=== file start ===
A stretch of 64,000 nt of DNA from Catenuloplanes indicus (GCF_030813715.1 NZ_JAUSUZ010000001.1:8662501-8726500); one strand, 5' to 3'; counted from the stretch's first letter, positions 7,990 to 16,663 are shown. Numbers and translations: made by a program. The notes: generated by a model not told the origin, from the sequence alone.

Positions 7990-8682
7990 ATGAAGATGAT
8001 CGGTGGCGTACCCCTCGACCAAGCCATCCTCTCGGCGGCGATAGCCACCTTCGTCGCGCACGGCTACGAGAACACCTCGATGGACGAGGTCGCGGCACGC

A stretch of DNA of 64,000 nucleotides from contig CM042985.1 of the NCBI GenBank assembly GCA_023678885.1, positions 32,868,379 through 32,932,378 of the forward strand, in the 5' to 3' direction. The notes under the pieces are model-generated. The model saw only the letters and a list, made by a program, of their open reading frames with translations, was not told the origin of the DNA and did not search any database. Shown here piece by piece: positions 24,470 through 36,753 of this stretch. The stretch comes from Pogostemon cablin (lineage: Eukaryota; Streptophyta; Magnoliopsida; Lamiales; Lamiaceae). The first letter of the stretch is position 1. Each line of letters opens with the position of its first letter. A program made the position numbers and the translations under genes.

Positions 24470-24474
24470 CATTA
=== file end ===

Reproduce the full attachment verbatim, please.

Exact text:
A stretch of 64,000 nt of DNA from Catenuloplanes indicus (GCF_030813715.1 NZ_JAUSUZ010000001.1:8662501-8726500); one strand, 5' to 3'; counted from the stretch's first letter, positions 7,990 to 16,663 are shown. Numbers and translations: made by a program. The notes: generated by a model not told the origin, from the sequence alone.

Positions 7990-8682
7990 ATGAAGATGAT
8001 CGGTGGCGTACCCCTCGACCAAGCCATCCTCTCGGCGGCGATAGCCACCTTCGTCGCGCACGGCTACGAGAACACCTCGATGGACGAGGTCGCGGCACGC

A stretch of DNA of 64,000 nucleotides from contig CM042985.1 of the NCBI GenBank assembly GCA_023678885.1, positions 32,868,379 through 32,932,378 of the forward strand, in the 5' to 3' direction. The notes under the pieces are model-generated. The model saw only the letters and a list, made by a program, of their open reading frames with translations, was not told the origin of the DNA and did not search any database. Shown here piece by piece: positions 24,470 through 36,753 of this stretch. The stretch comes from Pogostemon cablin (lineage: Eukaryota; Streptophyta; Magnoliopsida; Lamiales; Lamiaceae). The first letter of the stretch is position 1. Each line of letters opens with the position of its first letter. A program made the position numbers and the translations under genes.

Positions 24470-24474
24470 CATTA